Calla Lily Watering: How Much Water Do Calla Lilies Need

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By Mary H. Dyer, Master Naturalist and Master Gardener

Calla lily (Zantedeschia aethiopica) is a distinctive, long-blooming plant with impressive trumpet-shaped flowers atop sturdy green stems. This South African native, which can reach mature heights of 3 feet (1 m.), is considered a marginal aquatic plant, which means it grows in moist soil along riverbanks, ponds or streams, or around the edge of a water garden or rain garden.

While calla lily is a relatively low-maintenance plant, it won’t tolerate excessively dry conditions or soggy, poorly drained soil. Read on to learn about calla lily water requirements.

When to Water Calla Lilies

Calla lily watering may differ somewhat, depending on whether the plants are grown in the garden or containers. Your current growing conditions, like the amount of light or soil type, should be factored in as well.

How much water do calla lilies need in the garden? Water outdoor calla lilies regularly, providing sufficient water to keep the soil evenly moist. If the soil doesn’t drain well, add compost or other organic materials to improve growing conditions.

How to water calla lilies in pots? Similarly, potted calla lilies should be watered frequently to keep the potting mix evenly moist but not soggy. Use a well-drained potting mix; although calla lilies like moisture, they don’t do well in saturated, poorly drained soil. A soilless mix containing coarse materials such as pine bark mulch or sand provides proper drainage.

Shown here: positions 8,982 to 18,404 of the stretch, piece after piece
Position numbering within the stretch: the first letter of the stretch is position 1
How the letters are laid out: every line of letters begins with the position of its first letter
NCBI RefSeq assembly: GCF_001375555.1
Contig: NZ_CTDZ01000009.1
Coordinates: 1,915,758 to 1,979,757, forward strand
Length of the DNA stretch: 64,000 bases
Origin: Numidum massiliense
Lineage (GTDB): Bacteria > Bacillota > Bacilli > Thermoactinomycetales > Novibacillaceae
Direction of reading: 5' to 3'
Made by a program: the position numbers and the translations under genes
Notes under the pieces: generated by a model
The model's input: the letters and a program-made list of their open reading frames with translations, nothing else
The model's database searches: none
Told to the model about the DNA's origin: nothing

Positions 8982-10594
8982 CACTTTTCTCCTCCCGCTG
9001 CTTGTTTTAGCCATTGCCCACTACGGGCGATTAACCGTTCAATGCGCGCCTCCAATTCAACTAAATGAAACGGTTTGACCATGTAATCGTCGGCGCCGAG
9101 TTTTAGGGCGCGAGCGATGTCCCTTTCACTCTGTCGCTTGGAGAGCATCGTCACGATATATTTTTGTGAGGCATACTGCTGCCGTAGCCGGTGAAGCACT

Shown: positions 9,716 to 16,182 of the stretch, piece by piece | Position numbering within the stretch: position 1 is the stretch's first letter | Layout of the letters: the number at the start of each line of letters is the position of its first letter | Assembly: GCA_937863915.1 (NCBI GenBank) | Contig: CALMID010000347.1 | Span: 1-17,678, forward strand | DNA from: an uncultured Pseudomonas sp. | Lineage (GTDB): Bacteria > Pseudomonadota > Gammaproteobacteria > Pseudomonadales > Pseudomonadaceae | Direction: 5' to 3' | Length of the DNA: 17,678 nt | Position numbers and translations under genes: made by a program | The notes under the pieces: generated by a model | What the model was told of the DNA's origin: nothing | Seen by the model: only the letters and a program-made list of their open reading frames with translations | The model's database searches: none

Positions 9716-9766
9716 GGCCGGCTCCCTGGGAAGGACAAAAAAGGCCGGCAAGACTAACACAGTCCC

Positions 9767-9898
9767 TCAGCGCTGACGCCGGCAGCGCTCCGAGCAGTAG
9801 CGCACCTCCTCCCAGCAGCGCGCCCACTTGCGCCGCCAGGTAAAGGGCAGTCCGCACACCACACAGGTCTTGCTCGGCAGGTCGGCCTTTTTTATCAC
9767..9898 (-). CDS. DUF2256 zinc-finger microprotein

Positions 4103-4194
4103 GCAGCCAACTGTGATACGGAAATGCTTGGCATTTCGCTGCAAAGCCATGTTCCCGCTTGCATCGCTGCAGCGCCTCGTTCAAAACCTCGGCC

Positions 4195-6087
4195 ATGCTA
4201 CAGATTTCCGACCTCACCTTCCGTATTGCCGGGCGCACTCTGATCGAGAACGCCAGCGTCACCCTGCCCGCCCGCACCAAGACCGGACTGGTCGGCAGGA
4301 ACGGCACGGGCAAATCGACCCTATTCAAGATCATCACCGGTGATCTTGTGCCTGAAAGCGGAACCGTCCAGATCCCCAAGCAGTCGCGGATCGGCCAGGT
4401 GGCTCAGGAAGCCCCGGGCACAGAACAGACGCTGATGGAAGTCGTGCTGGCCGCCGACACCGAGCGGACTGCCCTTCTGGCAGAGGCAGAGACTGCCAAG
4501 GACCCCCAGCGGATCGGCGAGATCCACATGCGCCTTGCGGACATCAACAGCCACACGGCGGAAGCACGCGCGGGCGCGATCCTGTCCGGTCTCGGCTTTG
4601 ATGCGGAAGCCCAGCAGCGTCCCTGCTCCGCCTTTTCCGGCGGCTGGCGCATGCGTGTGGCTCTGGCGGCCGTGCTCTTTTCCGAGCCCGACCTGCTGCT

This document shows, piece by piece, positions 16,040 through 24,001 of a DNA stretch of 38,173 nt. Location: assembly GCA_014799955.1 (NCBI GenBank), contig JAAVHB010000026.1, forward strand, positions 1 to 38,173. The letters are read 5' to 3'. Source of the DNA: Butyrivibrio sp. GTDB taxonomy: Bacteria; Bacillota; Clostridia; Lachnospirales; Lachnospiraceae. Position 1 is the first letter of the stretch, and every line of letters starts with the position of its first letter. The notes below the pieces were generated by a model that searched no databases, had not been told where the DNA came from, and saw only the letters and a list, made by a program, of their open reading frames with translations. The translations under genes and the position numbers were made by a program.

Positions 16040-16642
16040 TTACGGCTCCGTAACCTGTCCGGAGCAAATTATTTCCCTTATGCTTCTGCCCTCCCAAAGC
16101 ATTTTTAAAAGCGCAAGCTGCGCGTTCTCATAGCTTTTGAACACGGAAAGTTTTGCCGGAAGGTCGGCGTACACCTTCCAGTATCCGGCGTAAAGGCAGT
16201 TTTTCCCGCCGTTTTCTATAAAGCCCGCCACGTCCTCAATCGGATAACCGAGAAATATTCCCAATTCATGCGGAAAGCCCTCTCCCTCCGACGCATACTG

Remember that calla lilies in pots dry out much quicker than lilies planted in the ground.

Tips on Calla Lily Watering

Whether your calla lilies are in the ground or in pots, it’s important to avoid extremes in moisture. Keep the soil or potting mix evenly moist, as alternating between too dry and very wet may cause the tuber and roots to rot.

Reduce watering in late fall, when blooming stops and the leaves begin to turn yellow, to allow the plant to safely enter dormancy, Resume regular watering after a two- or three-month dormant period.

If the leaf tips of your calla lily are turning brown, you may be watering too much. Brown leaf tips are also a sign of excessive fertilizer.

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